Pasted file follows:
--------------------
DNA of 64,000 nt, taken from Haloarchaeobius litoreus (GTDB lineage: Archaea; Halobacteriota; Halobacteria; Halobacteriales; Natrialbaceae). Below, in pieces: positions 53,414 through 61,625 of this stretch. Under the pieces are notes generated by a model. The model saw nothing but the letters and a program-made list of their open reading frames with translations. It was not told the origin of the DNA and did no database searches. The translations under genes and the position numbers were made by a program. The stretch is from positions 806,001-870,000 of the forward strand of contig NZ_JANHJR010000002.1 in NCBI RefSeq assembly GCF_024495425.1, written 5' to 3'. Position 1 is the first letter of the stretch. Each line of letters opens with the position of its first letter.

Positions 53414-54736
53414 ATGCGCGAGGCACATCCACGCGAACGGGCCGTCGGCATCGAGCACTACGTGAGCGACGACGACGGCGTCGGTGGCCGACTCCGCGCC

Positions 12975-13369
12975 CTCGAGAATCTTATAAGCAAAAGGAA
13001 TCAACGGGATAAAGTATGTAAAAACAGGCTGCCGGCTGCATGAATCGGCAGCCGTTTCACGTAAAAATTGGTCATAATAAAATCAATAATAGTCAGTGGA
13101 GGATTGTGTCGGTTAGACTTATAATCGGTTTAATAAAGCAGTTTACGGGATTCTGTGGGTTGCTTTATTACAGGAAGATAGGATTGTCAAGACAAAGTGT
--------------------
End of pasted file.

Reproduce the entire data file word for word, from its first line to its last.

DNA of 64,000 nt, taken from Haloarchaeobius litoreus (GTDB lineage: Archaea; Halobacteriota; Halobacteria; Halobacteriales; Natrialbaceae). Below, in pieces: positions 53,414 through 61,625 of this stretch. Under the pieces are notes generated by a model. The model saw nothing but the letters and a program-made list of their open reading frames with translations. It was not told the origin of the DNA and did no database searches. The translations under genes and the position numbers were made by a program. The stretch is from positions 806,001-870,000 of the forward strand of contig NZ_JANHJR010000002.1 in NCBI RefSeq assembly GCF_024495425.1, written 5' to 3'. Position 1 is the first letter of the stretch. Each line of letters opens with the position of its first letter.

Positions 53414-54736
53414 ATGCGCGAGGCACATCCACGCGAACGGGCCGTCGGCATCGAGCACTACGTGAGCGACGACGACGGCGTCGGTGGCCGACTCCGCGCC

Positions 12975-13369
12975 CTCGAGAATCTTATAAGCAAAAGGAA
13001 TCAACGGGATAAAGTATGTAAAAACAGGCTGCCGGCTGCATGAATCGGCAGCCGTTTCACGTAAAAATTGGTCATAATAAAATCAATAATAGTCAGTGGA
13101 GGATTGTGTCGGTTAGACTTATAATCGGTTTAATAAAGCAGTTTACGGGATTCTGTGGGTTGCTTTATTACAGGAAGATAGGATTGTCAAGACAAAGTGT